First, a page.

6. This whole article is 2 years too late. Been on 27.5 fat for a while now. The main thing is that the width is 20 to 30% understated. 4″ tires are really 3.5 to 3.7. How about covering something more current like the 29er fat tires. I’ve seen 29×4.5, 29×5.25 and have heard rumors of 29×6″ low profile being made soon.

  7. Thanks for the thorough article with all of the measurements listed.

    I suspect the bottom bracket difference between 27.5 x 3.8″ and 26 x 4.6″ becomes non-negligible once taking tire “sag” into account. I only have experience with 26 x 4.5sih and will run down 6 PSI and certainly no more than 10 PSI depending on conditions. At these pressures, the bike sags quite a bit into the tires. With a skinnier, abeit larger diameter, 27.5 x 3.8, I would think I’d need to run more pressure, which would result in less sag. How much difference? I don’t know; I’ve never measured it. However, this would be a great addition to this data, IMO, if you could find a way to reproducibly measure it. Of course, it’s very subjective, but given a rider weight, conditions, and riding style, I’d hypothesize the ballpark tire sag to affect BB height noticeably.

    Keep up the good work!

    • Great point. I would suspect you’re right on the tire sag on the 27.5 x 3.8s. They don’t feel nearly as supple as a bigger 26″ tire and they’re lower profile, so I would assume there would be less inherent sag.

  8. I have 4 fat bikes currently. I mostly ride trails, with the odd snow ride ,here in the Southeast. I have converted two of my bikes to 27.5 wheels and tires. This only after riding my Farley 9.8, which came with 27.5 carbon wheels. I am very pleased with the 27.5 wheel set up. I run 3.8 Hodag’s on two bikes and 4.5 Barbegazi’s on the 9.8. The fourth bike currently has 26x 3.8 set up, but that will soon change. Thanks for you insights.

    • Hi! I have farley 9 with nextie carbon rims (26) and dillinger 5(4.8) tire.if i have to convert my rims to 27.5 does my dillinger 5 tire can be use or do i have to replace also the tire?thank you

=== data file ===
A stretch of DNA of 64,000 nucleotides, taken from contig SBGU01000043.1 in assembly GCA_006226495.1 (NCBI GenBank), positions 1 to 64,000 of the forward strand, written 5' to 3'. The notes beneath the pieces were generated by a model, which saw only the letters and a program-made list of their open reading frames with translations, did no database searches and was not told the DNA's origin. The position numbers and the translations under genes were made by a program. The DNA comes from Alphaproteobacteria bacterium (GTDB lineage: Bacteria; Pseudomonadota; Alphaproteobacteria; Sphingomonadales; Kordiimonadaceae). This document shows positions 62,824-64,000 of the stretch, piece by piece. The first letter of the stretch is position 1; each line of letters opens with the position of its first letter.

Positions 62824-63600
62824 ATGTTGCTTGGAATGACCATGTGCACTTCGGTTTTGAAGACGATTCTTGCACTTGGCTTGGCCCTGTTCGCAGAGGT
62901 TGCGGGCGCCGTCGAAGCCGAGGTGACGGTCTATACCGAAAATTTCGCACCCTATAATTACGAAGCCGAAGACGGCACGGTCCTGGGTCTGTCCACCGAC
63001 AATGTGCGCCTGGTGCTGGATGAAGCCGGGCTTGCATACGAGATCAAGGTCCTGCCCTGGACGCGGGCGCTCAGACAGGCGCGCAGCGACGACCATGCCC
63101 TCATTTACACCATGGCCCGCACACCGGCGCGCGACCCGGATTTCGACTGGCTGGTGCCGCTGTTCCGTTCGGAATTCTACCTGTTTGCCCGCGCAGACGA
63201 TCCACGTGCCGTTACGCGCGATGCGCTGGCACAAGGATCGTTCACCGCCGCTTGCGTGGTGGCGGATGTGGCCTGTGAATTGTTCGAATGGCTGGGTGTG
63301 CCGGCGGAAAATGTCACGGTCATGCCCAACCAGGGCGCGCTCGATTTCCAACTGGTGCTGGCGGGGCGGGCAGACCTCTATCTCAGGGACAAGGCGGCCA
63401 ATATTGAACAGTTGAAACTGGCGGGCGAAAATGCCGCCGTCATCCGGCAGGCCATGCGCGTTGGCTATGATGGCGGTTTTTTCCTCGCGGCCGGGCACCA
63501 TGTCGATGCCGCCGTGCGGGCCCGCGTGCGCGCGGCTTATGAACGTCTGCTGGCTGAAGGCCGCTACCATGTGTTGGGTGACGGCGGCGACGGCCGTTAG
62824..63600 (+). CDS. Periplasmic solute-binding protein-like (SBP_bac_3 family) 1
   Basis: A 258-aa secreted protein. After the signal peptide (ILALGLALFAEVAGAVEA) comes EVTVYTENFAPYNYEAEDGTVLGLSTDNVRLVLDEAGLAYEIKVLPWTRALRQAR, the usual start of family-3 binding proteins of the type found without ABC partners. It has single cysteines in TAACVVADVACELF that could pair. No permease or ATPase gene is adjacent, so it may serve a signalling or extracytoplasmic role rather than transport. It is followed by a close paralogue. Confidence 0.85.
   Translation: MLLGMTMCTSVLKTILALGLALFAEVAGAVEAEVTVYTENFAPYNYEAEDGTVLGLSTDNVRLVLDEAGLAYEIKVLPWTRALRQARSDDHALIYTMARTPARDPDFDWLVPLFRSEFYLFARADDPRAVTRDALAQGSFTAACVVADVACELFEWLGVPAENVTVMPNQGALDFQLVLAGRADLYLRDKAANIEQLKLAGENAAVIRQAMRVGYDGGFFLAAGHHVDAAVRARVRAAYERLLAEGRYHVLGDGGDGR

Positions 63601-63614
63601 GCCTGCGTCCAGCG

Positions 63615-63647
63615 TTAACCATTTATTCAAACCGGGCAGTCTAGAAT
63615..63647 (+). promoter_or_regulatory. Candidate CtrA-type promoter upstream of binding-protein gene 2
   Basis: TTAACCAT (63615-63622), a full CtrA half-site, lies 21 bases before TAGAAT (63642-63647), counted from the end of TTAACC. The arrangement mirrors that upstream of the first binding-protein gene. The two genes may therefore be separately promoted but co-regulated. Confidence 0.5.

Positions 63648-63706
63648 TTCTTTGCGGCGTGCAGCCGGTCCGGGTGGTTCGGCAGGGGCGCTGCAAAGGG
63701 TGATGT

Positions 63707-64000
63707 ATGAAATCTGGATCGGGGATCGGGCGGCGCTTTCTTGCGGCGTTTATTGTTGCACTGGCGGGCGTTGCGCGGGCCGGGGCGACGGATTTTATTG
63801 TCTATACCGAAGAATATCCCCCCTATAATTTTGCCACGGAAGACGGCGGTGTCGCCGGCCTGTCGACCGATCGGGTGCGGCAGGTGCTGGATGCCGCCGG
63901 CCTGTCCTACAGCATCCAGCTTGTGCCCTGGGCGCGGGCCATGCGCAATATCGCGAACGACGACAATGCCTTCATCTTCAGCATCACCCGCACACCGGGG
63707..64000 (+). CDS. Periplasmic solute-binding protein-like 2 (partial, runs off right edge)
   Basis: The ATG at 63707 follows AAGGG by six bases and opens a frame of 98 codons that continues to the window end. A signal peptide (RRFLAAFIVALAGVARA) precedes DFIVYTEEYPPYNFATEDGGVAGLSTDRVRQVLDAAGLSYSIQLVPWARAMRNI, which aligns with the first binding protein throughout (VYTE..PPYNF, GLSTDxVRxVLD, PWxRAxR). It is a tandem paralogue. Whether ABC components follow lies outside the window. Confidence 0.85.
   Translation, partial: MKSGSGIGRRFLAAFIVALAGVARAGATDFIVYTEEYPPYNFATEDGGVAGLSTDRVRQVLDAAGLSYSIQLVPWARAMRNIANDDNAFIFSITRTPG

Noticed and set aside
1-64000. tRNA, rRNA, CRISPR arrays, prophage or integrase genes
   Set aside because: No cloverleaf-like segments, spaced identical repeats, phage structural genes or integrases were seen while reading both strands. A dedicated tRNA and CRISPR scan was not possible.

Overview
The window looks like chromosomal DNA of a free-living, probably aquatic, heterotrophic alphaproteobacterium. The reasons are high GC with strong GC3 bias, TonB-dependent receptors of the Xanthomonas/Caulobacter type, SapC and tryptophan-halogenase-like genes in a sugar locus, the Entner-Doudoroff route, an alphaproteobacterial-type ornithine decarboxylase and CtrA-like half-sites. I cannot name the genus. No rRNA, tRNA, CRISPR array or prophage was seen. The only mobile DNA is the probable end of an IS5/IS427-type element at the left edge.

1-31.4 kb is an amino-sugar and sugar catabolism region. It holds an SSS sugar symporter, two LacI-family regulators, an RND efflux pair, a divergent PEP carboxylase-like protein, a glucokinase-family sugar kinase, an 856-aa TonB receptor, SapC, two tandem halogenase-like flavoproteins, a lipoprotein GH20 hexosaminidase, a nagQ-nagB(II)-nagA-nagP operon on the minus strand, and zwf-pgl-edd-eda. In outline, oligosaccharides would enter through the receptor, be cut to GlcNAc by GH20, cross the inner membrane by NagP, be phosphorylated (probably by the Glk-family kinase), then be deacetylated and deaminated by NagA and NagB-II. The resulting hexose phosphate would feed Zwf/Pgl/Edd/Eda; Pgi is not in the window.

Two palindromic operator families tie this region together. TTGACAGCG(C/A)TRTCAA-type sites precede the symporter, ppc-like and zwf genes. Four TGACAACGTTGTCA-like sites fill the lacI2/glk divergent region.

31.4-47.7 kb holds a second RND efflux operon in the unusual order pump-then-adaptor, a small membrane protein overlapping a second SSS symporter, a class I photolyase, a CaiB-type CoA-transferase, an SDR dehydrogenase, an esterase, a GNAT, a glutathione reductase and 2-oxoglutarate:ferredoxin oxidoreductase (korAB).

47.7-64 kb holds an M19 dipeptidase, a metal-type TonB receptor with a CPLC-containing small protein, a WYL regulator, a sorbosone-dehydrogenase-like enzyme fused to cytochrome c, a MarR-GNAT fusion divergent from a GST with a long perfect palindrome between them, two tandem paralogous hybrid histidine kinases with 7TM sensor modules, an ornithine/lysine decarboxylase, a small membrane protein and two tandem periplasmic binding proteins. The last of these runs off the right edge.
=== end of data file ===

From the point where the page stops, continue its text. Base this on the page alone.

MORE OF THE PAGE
9. Totally right that there is no difference between the 26″ and 27.5 diameter. All the 26×4.8 tires fit in a Bluto with ample space. The 27.5×4.5 Gnarwals will not. It’s too tall. That’s the real world. But here in the comments section, they are the same. No different.

  10. Just curious how different two tires have to be for people to tell the difference. In my experience a 27.5″ fat bike feels a lot different than a 26″ one. Same goes for 29″ vs. 27.5″ vs. 26″ mountain bike. Yes, its true, the difference in wheel diameter isn’t huge but its plenty to be noticeable and do the job the designers are intending. Has anyone here ever whined about tire widths being too plentiful? Why would maxxis for example offer both a 2.25 and a 2.4 in the same tire? Thats not even 4mm difference. Yes, I know it affects the volume and blah blah blah. In bikes, very small differences are very noticeable to a rider who is in tune with whats happening.

    My point here is that it would make it harder for all of you guys to complain if you had actually ridden all this stuff. Wheel size differences, in fat bikes or mtb, boost, name your ‘new standard’ all make a noticeable ride difference and have a reason to exist, and I’m happy they do. If you can’t tell the difference, you should definitely be riding 26″ mtb because that stuff is worthless. You’ll have a never ending ebay supply of parts. I on the other hand will never ride 26″ mtb again because it is flat out inferior to everything else. For fat, both 27.5 and 26 have a reason to exist and feel completely different.

    I’m just glad its not trendy to bitch about other things about the bike that are super minor that make an equally big impact on ride feel like suspension travel, mtb/plus/fat tire width, rim width, etc. I’ve been mountain biking for over 20 years now and a few MMs here and there is how we got to where we are and its a world away from where we were.

    • The measurements were the widest point of each tire. even though that was the knob on every tire, most of the casings were very close to the full width as well.

  11. The 27.5×4.5 Gnarwhal does “fit” the rear of the Otso Voytek, however there is less than 3mm clearance after stretching. It will rub on the chainstays in the longest setting while riding.

What do you think?